Dressing for Success?

Does What Students Wear to School Really Matter?

Today's Family Magazine, August issue

Deanna R. Adams

Was it really that long ago when female students were forbidden to wear pants to school? That teachers would regularly measure girls’ skirts for proper length? And if a boy’s hair brushed over their collar, they were suspended?

While it may not seem like it to those who graduated in the ’70s, one drive past a public school these days, and the reminder that times have changed is just one student away. Children are now allowed much more diversity in their manner of dress. But are some kids taking this freedom of expression too far? Rock shirts, ripped jeans, and sneakers are a common sight in today’s classroom. But that’s mild compared to students who dare to bare, such as boys wearing low-slung baggy pants that reveal boxer shorts, and girls’ with budding breasts bulging out of short, tight spandex tops.  

As another school year approaches, the issue, and often heated debate, on how children, particularly teens, should dress for school has once again become a topic of conversation among administrators and parents alike. Part of the renewed local interest in the school dress code is due to the change in policy implemented by Cleveland schools last year. The Cleveland Metropolitan School District has made it mandatory for children in grades Kindergarten through 8th grade to wear standardized uniforms, and that high school students must adhere to stricter dress code regulations. This means no tops showing cleavage, no baggy pants, and no gang-related clothing.

And many schools across the nation are following suit. According to the U.S. Department of Education, 47% of public schools have adopted a stricter dress code and 12% now require the wearing of school uniforms. Some of the benefits, proponents say, is that when children dress the same, it creates school unity, is cost effective for parents, and provides a neutral learning environment.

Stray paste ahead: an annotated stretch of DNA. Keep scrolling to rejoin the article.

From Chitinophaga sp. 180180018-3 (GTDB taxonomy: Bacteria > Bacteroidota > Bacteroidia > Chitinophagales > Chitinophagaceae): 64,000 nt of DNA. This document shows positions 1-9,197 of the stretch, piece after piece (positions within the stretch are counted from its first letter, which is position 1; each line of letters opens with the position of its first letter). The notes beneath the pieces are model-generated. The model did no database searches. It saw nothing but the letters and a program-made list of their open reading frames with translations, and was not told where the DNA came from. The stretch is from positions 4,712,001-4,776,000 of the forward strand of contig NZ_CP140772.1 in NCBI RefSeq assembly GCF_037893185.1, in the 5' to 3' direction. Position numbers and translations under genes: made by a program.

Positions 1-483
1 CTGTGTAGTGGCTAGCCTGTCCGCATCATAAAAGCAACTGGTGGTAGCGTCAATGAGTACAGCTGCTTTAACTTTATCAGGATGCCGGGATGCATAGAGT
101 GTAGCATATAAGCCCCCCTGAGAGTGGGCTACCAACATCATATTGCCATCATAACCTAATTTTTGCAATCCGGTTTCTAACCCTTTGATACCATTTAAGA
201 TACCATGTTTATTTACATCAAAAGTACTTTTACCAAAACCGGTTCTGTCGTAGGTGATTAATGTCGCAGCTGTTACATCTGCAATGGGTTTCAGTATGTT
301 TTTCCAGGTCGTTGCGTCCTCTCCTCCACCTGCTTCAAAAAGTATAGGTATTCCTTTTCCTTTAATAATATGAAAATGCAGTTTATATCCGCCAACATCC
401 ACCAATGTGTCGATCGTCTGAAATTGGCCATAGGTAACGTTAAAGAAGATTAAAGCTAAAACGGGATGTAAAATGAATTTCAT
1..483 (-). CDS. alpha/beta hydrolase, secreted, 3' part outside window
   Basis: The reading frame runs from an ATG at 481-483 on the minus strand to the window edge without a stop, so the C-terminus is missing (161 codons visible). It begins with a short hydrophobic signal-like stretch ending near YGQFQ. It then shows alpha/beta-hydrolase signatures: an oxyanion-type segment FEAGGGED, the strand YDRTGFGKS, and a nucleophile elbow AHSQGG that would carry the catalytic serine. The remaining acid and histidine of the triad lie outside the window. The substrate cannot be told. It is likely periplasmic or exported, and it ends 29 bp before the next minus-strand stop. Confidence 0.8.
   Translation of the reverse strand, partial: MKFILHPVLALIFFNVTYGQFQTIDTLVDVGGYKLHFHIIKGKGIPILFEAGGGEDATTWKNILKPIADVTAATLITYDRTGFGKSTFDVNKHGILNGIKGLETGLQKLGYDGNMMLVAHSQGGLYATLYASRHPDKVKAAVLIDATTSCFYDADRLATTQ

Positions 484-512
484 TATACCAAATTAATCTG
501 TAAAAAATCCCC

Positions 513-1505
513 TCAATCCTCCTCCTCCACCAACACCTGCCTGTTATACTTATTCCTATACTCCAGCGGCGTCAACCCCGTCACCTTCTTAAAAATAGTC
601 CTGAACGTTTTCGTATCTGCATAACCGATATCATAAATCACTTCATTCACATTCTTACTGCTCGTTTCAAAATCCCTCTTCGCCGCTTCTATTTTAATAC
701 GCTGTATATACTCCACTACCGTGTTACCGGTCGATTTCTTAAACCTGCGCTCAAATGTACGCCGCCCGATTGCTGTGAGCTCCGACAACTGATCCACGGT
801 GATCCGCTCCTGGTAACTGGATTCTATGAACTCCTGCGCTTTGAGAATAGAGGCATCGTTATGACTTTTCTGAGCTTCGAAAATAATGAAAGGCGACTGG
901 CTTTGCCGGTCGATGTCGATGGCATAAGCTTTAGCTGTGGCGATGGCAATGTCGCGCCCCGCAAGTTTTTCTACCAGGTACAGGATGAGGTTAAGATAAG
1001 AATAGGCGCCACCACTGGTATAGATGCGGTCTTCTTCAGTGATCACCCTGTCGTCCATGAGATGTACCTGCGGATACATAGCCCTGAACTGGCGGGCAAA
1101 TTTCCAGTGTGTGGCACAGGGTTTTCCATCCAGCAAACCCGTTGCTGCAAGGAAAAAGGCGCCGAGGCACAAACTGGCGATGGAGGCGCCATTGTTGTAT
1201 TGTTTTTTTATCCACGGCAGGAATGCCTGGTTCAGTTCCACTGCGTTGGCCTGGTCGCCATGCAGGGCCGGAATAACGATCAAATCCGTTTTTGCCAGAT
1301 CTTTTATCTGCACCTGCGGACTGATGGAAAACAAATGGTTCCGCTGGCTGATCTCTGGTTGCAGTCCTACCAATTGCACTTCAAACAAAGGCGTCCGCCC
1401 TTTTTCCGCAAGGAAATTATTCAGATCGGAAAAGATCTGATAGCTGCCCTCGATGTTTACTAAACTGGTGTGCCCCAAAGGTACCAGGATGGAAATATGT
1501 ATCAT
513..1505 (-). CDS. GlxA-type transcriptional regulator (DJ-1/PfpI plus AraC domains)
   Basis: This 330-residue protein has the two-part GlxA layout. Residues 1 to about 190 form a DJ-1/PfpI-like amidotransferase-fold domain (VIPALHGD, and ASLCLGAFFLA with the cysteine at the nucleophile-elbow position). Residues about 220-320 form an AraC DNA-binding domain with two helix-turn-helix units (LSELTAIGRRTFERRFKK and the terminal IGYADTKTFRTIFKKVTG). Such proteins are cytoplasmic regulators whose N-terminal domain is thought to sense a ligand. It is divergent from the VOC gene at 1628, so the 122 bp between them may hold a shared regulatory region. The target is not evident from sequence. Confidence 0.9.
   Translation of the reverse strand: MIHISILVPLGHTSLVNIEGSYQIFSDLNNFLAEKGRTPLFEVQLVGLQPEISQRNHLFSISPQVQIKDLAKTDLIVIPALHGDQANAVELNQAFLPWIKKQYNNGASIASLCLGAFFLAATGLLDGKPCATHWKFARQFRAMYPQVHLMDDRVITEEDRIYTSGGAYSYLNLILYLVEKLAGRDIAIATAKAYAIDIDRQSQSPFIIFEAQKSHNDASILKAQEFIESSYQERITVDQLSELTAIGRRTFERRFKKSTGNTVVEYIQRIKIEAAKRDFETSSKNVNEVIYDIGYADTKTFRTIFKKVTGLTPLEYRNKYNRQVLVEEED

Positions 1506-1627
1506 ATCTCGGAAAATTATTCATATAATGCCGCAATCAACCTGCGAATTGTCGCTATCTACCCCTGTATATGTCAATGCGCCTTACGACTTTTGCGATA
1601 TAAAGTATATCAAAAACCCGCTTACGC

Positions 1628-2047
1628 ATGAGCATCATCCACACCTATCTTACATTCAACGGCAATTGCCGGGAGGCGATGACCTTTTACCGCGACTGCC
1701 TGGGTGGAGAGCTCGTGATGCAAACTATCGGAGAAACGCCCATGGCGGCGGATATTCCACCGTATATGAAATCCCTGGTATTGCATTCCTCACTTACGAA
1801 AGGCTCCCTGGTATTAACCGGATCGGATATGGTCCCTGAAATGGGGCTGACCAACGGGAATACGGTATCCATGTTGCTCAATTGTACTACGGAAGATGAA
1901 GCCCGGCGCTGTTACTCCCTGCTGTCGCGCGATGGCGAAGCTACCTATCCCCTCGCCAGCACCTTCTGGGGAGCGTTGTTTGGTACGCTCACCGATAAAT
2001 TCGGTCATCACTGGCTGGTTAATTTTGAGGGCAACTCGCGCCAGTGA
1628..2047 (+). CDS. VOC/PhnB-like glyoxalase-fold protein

Wendy Delisio, whose two daughters, ages 15 and 17, attend Mentor High School, think uniforms could make things easier for all involved. “I think it’s a good idea,” she says. “It would make everyone equal, so there’d be less competition and emphasis on fashion, particularly with girls. Everyone would be on the same level.”

Delisio adds that some parents can’t afford designer outfits, so if students were forced into uniforms, it would eliminate the pressure those parents feel when their kids beg for expensive clothing items. “With the fashion styles today, it’s hard to find decent and moderately priced clothing for young girls these days—at least clothes they like.”

In addition, many feel that uniforms could help students who are often targets for teasing and bullying. Many times, a student is harassed based on what they are wearing, thus creating a hostile environment in the school, and may also lead to depression in the victim. The presumption is that, overall, clothing affects behavior and performance, and uniforms and stricter dress codes would help students concentrate less on looks, and more on lessons. Which would ultimately produce improved grades, and perhaps even a better attitude. Enter the safety issue into the mix—that if all children wore uniforms, it would be easier to recognize a nonstudent on campus—you have a lot of positives.  

On the other hand, opponents to uniforms say that it censors free speech and inhabits healthy, individual self-esteem. Then there are those who remain neutral, or feel clothing isn’t all that influential.

“Personally, I’m not convinced that uniforms would make a big difference in how a child learns,” says Mentor High principal Joseph Spiccia. “I feel what’s most important, and what does make a difference, is the relationship students have with their teachers and students’ motivation for learning. I’ve seen kids who were not the best dressed in school who did very well, and those who were the best dressed, weren’t always the best students.”

Spiccia adds that Mentor Schools dress policy has become stricter in the last few years. “We try and monitor the students as much as possible,” he says. “But in the cases where a student is dressed inappropriately, we keep a lot of new sweat pants, and booster club T-shirts in storage for them to wear.

“We also send out the dress code handbook every year and hope that parents help us enforce the rules. And sometimes they need back up, so we are helping them, as well. It’s a two-way street. Ultimately, it’s the partnership between parents and the school that’s  always been important.”

And that may be the most fashionable trend of all.